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Alcohol is never healthy for those under 40, according to a global research

Alcohol is never healthy for those under 40, according to a global research
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According to the largest study of its kind, alcohol has serious health hazards and has no benefits for young people, although some older adults may benefit from a small quantity of consumption.

The Global Burden of Diseases study, an ongoing initiative centred at the University of Washington in Seattle that generates the most thorough data on the global causes of illness and death, came to this result.

The study from four years ago suggested that governments should counsel people to completely abstain from alcohol and that even the occasional drink was unhealthy for their health.

But the study’s authors have come to new conclusions following a significant new investigation of worldwide data. According to them, drinking alcohol poses more health dangers to young people than to older adults. However, they note that those over 40 who are healthy may benefit from modest alcohol intake, such as one small glass of red wine per day, including a decreased risk of diabetes, cardiovascular disease, and stroke.

They are the first to disclose alcohol risk by age, sex, year, and geographical region in their findings, which were published in the Lancet. They propose that global alcohol consumption recommendations should be based on geography and age, with the highest recommendations for men between the ages of 15 and 39, who are most at risk of consuming alcohol harmfully globally.

scientist, said, “Our message is simple: young people should not drink, but older people may benefit from drinking small amounts.” While it may not be realistic to think young adults will abstain from drinking, we do think it’s important to communicate the latest evidence so that everyone can make informed decisions about their health.”

A study of drinking habits in 204 countries estimates that 1.34 billion people worldwide drank alcohol in harmful amounts in 2020.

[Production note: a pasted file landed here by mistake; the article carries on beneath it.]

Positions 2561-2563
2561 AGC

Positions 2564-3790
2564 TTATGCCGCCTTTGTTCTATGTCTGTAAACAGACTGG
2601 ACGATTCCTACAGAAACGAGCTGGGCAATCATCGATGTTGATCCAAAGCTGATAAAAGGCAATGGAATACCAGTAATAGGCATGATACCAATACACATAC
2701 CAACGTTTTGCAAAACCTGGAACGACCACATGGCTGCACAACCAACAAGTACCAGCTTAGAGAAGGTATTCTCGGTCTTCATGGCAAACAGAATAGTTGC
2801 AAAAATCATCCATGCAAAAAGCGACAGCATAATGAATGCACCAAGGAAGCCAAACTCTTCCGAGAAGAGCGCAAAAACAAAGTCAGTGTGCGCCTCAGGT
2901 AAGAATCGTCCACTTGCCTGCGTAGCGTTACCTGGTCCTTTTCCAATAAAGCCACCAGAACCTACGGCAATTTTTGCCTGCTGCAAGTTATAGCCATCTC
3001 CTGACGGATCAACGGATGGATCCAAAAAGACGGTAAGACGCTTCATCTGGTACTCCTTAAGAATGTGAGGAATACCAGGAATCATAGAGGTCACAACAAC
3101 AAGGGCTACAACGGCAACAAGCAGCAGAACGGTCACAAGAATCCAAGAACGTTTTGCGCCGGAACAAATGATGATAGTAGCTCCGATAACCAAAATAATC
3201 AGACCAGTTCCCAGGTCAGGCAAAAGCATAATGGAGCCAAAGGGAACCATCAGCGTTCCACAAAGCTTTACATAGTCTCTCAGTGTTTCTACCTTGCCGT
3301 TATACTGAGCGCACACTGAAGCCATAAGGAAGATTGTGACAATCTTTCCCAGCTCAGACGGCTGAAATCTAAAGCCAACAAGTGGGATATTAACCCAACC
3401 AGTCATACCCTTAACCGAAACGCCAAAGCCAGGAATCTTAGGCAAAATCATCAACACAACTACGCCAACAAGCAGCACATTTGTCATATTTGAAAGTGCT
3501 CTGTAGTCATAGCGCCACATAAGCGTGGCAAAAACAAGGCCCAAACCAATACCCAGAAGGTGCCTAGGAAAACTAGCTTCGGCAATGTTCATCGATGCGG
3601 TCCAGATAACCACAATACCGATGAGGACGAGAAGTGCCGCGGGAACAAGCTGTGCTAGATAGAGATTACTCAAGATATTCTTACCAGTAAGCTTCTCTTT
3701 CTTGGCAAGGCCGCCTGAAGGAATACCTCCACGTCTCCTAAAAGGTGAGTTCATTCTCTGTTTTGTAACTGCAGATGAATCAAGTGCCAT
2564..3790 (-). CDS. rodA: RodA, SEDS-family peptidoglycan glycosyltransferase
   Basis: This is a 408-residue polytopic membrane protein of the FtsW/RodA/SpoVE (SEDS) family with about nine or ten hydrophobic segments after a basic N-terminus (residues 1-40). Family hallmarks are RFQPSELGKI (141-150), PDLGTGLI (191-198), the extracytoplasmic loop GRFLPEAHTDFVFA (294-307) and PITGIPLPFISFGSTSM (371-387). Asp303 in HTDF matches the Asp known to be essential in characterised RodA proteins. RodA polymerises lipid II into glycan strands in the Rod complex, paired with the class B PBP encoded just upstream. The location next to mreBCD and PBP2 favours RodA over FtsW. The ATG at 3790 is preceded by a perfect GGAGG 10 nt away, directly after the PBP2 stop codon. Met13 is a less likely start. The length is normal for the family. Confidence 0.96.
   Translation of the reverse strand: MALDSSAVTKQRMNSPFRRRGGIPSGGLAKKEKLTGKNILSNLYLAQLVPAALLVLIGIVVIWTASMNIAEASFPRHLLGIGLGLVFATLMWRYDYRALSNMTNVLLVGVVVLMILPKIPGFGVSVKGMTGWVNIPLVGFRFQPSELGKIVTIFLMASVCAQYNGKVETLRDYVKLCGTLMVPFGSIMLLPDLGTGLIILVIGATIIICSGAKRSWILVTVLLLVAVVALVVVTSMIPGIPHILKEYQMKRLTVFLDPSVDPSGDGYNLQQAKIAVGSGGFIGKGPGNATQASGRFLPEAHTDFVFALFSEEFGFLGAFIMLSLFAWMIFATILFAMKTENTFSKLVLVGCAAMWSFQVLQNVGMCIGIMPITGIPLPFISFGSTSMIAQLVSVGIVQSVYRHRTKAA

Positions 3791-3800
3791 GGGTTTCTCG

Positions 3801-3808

According to the study, which was published in the Lancet, 15 to 39-year-olds made up 59% of those who drank excessively. For these individuals, alcohol had no positive effects on health and instead presented risks, such as injuries from drunk driving or other accidents, suicides, or murders. Men made up % of dangerous drinkers.

Using data from the 2020 Global Burden of Disease, researchers examined the impact of alcohol intake on 22 health outcomes, such as injuries, cancers, and cardiovascular illnesses.

With the aid of this knowledge, the researchers were able to calculate the maximum amount of alcohol a person may consume without endangering their health in excess compared to a person who did not consume any alcohol.

They discovered that the level of alcohol that could be ingested over the course of a lifetime without increasing health hazards rose. Researchers defined a normal drink as a 375ml can or bottle of 3.5 percent beer or a 100ml glass of red wine with a 13.5% alcohol content.

They discovered that the acceptable daily intake of alcohol for men between the ages of 15 and 39 was merely 0.136 standard drinks. The “theoretical minimum risk exposure level” was 0.273 drinks for women of the same age, or around a standard drink per day.

Drinking a very little alcohol has been related to various health benefits for persons 40 and older who are otherwise healthy, such as lowering the risk of ischemic heart disease, stroke, and diabetes.

Safe alcohol intake levels for people 40 to 64 years of age ranged from roughly half a standard drink per day to over two standard drinks. The hazards of “health loss from alcohol consumption” for people 65 and older were achieved after having little more than three standard drinks per day.

However, the average daily alcohol intake for people over the age of 40 remained modest, with a high of 1.87 standard drinks. The Lancet reported that after that, the health hazards grew with each drink.

Drinking a very little alcohol has been related to various health benefits for persons 40 and older who are otherwise healthy, such as lowering the risk of ischemic heart disease, stroke, and diabetes.

Safe alcohol intake levels for people 40 to 64 years of age ranged from roughly half a standard drink per day to over two standard drinks. The risks of “health loss from alcohol consumption” for people 65 and older were reached after having little more than three standard drinks per day.

However, the average daily alcohol intake for people over the age of 40 remained modest, with a high of 1.87 standard drinks. The Lancet reported that after that, the health hazards grew with each drink.

Topics #Alcohol #cardiovascular illnesses #Diseases #global research
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